Perfume, by Patrick Süskind, Translated by John E. Woods

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[A long quote but worth it!] “And [Father Terrier] rocked the basket gently on his knees, stroking the infant’s head with his finger and repeating ‘poohpeedooh’ from time to time, an expression he thought had a gentle, soothing effect on small children [….] Terrier wrenched himself to his feet and set the basket on the table. He wanted to get rid of the thing, as quickly as possible, right away if possible, immediately if possible. And then it began to wail. It squinted up its eyes, gaped its gullet wide, and gave a screech so repulsively shrill that the blood in Terrier’s veins congealed. He shook the basket with an outstretched hand and shouted ‘Poohpeedooh’ to silence the child, but it only bellowed more loudly and turned completely blue in the face and looked as if it would burst from bellowing.”

This book is about a kid who has a wonderful sense of smell but doesn’t smell of anything himself. Oh yeah, and he’s a murderer.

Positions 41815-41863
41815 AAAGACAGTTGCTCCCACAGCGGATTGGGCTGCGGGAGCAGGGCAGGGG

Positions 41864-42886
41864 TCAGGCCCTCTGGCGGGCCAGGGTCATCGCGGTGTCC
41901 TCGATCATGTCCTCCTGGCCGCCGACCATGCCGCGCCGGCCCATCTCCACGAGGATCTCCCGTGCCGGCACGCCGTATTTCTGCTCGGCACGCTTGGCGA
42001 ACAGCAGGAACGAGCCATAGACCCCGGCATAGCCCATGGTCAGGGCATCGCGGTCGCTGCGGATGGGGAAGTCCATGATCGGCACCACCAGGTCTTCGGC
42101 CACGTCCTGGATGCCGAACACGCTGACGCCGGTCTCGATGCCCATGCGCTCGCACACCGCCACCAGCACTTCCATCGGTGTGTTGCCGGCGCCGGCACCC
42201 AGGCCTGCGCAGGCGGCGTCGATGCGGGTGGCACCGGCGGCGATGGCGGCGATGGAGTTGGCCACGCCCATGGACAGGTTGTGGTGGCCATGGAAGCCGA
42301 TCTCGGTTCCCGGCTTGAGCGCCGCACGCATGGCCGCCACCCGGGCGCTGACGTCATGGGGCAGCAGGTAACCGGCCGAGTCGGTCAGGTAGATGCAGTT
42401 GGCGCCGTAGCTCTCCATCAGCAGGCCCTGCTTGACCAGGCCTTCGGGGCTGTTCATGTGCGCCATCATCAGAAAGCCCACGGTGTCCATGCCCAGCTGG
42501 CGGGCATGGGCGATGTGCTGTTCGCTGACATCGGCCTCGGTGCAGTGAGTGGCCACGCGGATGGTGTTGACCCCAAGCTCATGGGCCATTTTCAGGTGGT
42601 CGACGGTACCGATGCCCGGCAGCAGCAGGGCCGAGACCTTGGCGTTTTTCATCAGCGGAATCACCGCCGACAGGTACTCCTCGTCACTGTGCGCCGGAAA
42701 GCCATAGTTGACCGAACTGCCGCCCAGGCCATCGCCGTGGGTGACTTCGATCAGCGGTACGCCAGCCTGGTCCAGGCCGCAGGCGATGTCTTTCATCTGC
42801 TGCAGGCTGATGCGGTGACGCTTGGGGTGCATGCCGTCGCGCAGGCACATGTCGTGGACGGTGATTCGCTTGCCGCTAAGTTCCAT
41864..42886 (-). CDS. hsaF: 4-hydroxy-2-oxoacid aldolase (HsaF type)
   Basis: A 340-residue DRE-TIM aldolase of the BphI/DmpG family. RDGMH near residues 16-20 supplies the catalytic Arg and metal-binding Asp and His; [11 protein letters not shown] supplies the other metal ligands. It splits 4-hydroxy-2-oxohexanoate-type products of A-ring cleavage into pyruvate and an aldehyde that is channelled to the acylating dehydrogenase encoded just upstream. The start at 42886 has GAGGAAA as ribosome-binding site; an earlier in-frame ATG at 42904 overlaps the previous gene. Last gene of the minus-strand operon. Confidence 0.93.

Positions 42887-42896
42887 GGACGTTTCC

Given that I first heard of this book on an International Baccalaureate reading list, I thought it would be kind of stuffy and literary. To my great surprise and delight, it was actually very funny (while also being literary).

The author clearly enjoyed writing this book, in the way Tolstoy clearly enjoyed writing War and Peace. When the writer really likes what he or she is writing about, it comes across to the reader and makes the reading experience so much fun. These kinds of books are so much better than books where the author’s clearly just trying to come across as witty or sophisticated without deeply caring about what he or she is writing about.